by Nicholas Stevens
Spare a thought for Fretwork: a recent tour of North America hit a snag when an airline cracked one of their violas da gamba. Instruments of this family constitute the entire toolbox of the group, a viol consort that presents the fraternal twin to the violin as though it had never lost its cachet. For many Northeast Ohioans, warm feelings for the group remain fresh after a late-October concert, part of a tour that pitted them against all too modern perils. In a careless, rushing world, their meticulous musicianship and willingness to let music unfold feel less like dusty artifacts than like emblems of a future worth fighting for.
The Cleveland Museum of Art presented Fretwork in Gartner Auditorium on Wednesday, October 23. Titled “Music from the Age of Michelangelo” in acknowledgement of the Museum’s “Michelangelo: Mind of the Master” exhibition, which runs through January, the concert played to a bafflingly modest number of attendees. Almost all of the music came from the Harmonice Musices Odhecaton of 1501, the landmark volume of music printed from movable type that heralded a sea change in music production methods over Michelangelo’s lifetime.
With the exception of the final selection, each piece on the program called for four of the ensemble’s five members, and appeared as part of a set of two to five short compositions. Where Marbriano de Orto’s Ave Maria drifted along serenely, the anonymously authored Numquam fue peña major opened with a rending clash. In the latter, tenor violist Joanna Levine and bass Sam Stadlen held down supporting parts as tenor Amily Ashton and bass Richard Boothby harmonized beautifully.
Treble player Asako Morikawa unfurled a tune above hopping rhythms in an unattributed Fortuna Desperata, while Johannes de Piñarol’s setting of the same text offered syncopations that the group handled with grace. Electric surges of energy and unmoored melodies coexisted in La Spagna.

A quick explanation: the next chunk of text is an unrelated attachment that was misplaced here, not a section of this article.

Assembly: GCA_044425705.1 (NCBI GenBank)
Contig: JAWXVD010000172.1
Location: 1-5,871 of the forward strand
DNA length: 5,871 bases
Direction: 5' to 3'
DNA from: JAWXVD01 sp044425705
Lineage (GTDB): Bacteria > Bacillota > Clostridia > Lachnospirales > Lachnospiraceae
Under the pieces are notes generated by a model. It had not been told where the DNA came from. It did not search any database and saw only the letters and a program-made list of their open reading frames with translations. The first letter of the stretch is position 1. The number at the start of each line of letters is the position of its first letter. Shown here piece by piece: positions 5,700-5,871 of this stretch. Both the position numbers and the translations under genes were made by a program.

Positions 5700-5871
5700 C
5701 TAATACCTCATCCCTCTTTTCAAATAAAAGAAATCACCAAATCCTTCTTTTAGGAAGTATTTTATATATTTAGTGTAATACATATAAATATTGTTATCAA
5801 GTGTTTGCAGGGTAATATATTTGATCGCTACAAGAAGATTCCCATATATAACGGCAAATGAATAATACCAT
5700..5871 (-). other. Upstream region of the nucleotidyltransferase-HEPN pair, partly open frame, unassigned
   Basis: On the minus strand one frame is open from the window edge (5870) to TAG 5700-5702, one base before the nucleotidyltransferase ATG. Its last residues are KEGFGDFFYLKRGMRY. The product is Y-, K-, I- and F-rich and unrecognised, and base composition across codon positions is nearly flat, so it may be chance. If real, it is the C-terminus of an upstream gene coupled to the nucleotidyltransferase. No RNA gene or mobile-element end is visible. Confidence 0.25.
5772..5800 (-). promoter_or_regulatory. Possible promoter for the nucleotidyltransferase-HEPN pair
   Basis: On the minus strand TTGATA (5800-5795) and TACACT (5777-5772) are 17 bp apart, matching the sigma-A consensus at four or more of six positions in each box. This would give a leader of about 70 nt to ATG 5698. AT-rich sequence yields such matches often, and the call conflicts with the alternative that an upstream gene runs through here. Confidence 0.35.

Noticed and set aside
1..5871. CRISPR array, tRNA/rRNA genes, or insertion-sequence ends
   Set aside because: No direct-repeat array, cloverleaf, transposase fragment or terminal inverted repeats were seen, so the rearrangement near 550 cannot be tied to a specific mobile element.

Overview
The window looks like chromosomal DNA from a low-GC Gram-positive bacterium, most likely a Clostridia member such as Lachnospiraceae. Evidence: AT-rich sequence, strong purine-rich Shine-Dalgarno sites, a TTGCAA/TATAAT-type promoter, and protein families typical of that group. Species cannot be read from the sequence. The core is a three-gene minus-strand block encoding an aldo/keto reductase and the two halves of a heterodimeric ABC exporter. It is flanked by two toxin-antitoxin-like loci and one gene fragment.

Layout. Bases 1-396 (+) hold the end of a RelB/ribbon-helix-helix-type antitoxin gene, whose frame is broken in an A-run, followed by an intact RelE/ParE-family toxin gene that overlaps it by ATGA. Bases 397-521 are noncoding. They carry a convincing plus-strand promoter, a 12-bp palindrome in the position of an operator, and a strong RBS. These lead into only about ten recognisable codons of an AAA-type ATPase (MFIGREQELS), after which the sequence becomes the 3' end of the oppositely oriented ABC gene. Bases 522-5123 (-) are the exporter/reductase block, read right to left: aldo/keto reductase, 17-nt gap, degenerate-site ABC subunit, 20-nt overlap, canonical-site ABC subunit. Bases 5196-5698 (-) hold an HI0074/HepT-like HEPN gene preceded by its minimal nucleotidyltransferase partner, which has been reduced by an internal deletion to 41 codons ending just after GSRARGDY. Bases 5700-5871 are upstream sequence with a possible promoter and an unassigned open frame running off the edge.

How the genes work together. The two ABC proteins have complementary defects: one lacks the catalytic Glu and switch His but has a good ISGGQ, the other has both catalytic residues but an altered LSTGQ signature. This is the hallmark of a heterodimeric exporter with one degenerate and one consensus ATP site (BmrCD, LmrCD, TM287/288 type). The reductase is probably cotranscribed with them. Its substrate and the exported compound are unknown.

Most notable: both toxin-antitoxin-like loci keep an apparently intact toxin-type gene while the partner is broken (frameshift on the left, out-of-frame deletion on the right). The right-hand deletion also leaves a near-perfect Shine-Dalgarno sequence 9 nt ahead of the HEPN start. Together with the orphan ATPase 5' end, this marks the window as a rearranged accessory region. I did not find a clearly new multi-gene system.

Stadlen tore through fast runs in Alexander Agricola’s Tandernaken with no apparent effort. In a second setting of the same text by Erasmus Lapicida, a dance rhythm emerges from the sort of timeless fog that Renaissance composers, masters of meters alien to the modern ear, conjured often.
The first half of the program ended with a suite of pieces by Josquin. Thanks to the pleading quality in Morikawa’s melody, the composer’s Mille Regretz had a sweet mournfulness appropriate to the original lyrics. La Bernadina passed a fast figuration between players, Baises Moy offered a brief burst of sunlight, and an Ave Maria sounded so vocal in the players’ hands that one could almost hear the vowel sounds.
A set of pieces on the text “De tous bien playne” opened the second half. Hayne van Ghizeghem’s version had a restless feeling, while Agricola’s prompted Levine to hover calmly above Stadlen’s and Ashton’s constant pizzicato basslines. Agile strokes lent energy to Josquin’s take on the poem.
Agricola’s Fors seulement gave the group comparatively little to work with, but Obrecht’s setting had an organ-like weight and unity in performance. Johannes Ghiselin’s, ever collapsing into grief, seemed in perpetual descent.
The highlight of the evening came at the end, with several tours de force by Heinrich Isaac. Harmonies and textures shifted in the Flemish master’s J’ay pris amours, giving the impression of tossing and turning at night. Sweetness and acidity diffused out from a single initial tone in Tartara, and La mi la sol offered an accessible demonstration of Isaac’s compositional ingenuity. La Morra swayed gently, but grew more muscular at the end.
All five gambists played together in O decus ecclesiae, which encodes a subtle mathematical conceit into one of its basslines. Had Boothby not mentioned this, the audience might have walked away no less impressed. Beautiful, rustling rhythms and glowing harmonies made this piece the culmination of an evening-length spell.
Published on ClevelandClassical.com November 11, 2019.
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